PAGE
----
My understand is that unless a cooling off period was waved (unlikely) then you can terminate the contract within a set timeframe (QLD 5 days). The agent/seller can claim a .25% penalty fee but rarely do so. (to my understanding)TerrywParticipant@terrywJoin Date: 2001Post Count: 16,213
What you have signed could be a contract – whether labelled contract or no.
Seek legal advice asap as you may have a few grounds to termination such as cooling off period and other.Scott No MatesParticipant@scott-no-matesJoin Date: 2005Post Count: 3,856
And do it tomorrow not next week or it will be too late.DerekMember@derekJoin Date: 2004Post Count: 3,544
What state – some states have cooling off periods, others don't.WomeninPropMelbMember@womeninpropmelbJoin Date: 2008Post Count: 234
Terryw is correct- states have different cooling off periods.
And DO what Scottnomates says – get legal advice asap.
If you are in Victoria – you get 3 days cooling off – that is to take the contract to get legal advice on it. If the agent has told you to sign it- then I am assuming you have not had legal advice because your solicitor or legal agent would have advised you against this.
Agents are entitled to take 0.2% as fees. They often do but not always. I had a sale that cooled off and we gave them back the whole deposit. Then we sold the house for more.
But other states are different. I dont think you would be in this situation in NSW because it seems to work differently there- you need to get building inspections and finance before you exchange contracts- it works differently.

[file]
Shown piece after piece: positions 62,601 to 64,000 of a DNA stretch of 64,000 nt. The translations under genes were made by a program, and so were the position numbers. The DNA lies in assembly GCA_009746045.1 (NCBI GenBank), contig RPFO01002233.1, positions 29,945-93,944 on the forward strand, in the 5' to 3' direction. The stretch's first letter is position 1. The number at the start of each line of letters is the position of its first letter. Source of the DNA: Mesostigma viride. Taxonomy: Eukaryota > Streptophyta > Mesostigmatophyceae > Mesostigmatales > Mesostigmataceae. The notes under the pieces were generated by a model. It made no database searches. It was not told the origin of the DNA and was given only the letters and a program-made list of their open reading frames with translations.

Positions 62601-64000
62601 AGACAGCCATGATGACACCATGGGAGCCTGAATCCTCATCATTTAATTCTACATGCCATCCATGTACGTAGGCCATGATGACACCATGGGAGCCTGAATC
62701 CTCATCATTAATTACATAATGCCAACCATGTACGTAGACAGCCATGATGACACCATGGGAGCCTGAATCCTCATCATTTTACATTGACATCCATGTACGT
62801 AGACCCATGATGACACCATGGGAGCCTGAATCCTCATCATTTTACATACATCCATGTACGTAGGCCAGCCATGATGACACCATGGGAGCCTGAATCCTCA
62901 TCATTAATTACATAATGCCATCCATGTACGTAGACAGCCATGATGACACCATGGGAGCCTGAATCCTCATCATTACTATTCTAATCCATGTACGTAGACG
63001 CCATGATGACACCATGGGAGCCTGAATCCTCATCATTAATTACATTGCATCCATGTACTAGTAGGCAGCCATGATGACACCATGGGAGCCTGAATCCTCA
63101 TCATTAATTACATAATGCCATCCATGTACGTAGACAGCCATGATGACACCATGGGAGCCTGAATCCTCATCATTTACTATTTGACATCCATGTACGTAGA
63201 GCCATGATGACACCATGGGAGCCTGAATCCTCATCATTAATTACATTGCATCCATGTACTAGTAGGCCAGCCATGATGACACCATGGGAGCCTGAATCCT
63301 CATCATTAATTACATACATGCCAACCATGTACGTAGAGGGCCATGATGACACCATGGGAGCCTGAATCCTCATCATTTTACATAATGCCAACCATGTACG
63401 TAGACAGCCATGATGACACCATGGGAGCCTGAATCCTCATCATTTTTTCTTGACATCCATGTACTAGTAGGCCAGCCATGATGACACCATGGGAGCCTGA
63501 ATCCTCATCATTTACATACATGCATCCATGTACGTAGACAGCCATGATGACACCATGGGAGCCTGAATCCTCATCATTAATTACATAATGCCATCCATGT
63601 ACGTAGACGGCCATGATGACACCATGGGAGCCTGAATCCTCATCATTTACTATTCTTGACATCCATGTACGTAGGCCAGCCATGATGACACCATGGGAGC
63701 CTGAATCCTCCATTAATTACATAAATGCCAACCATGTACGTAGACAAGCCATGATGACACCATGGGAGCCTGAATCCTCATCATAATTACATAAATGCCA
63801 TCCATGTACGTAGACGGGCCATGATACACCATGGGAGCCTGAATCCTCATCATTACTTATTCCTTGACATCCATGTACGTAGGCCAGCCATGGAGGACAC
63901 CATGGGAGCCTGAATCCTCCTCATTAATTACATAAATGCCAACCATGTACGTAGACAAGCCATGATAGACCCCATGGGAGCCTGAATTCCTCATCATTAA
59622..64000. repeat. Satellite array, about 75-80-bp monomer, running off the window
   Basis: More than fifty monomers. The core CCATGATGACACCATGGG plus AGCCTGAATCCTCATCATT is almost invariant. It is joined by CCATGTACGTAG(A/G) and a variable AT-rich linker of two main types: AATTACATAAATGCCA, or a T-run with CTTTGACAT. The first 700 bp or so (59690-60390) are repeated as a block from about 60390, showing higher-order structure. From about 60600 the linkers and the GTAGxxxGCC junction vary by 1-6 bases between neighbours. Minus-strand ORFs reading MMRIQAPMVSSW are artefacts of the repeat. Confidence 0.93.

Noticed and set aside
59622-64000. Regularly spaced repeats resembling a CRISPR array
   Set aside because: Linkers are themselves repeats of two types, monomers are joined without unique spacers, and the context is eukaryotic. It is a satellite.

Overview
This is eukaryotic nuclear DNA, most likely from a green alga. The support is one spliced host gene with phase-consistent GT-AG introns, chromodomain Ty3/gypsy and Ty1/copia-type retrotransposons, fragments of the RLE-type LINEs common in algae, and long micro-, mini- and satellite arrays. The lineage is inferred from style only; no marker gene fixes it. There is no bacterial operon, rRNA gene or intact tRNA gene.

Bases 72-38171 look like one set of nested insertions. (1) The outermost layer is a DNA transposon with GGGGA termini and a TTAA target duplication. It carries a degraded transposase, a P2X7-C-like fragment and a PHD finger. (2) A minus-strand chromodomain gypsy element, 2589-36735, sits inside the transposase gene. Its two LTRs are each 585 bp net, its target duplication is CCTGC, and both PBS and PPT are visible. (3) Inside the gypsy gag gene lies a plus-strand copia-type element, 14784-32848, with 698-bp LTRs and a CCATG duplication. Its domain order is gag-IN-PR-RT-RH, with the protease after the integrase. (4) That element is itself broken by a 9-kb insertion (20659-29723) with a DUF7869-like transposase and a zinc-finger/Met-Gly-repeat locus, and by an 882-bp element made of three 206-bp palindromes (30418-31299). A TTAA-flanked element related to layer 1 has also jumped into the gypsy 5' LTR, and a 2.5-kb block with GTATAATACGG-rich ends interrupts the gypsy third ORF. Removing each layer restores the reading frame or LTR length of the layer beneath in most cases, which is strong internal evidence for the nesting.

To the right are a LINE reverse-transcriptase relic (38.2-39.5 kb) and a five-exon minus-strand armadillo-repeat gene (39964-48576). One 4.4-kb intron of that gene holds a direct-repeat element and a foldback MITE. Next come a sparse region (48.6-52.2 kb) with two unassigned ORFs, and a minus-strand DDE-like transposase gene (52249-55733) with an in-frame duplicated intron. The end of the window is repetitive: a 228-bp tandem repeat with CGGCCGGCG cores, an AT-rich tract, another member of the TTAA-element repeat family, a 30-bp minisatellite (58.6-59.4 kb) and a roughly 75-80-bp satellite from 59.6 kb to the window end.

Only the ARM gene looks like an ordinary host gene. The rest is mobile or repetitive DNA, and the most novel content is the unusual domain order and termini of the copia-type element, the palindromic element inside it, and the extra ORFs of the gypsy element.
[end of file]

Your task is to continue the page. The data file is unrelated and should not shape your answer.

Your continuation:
Good to know Qld has 5 days cooling offTerrywParticipant@terrywJoin Date: 2001Post Count: 16,213
NSW has 5 days cooling off period too – although this can be waived. If the purchaser pulls out during the cooling off they forfeit 0.25% of the purchase price under the standard contract.DerekMember@derekJoin Date: 2004Post Count: 3,544
Going to put my vendors hat on for a moment.
The vendor has contracted an agent to act in their (the vendor's) best interest and to sell their house for them.
Real estate transactions in all states are carried out in accordance with the laws in that state which, are in turn, formulated with due consideration to national consumer laws.
In some places I simply cannot take a $10 widget back and get a refund because I 'changed my mind'
As a vendor my agent and I know these parameters.
As a consumer you should too!
Normally there is a degree of buyers remorse – this is particularly the case when individuals haven't carried out their full due diligence but in your opening comments you claimed, "you were serious" .
How much research did you do? How many properties did you look at? How much legal advice did you get? Was this to be your own home or an investment property?
Sorry but as adults you both made a decision to sign a piece of paper and pay some money as a consideration towards the purchase.
It could be that you'll need to put the expense down as 'tuition fees'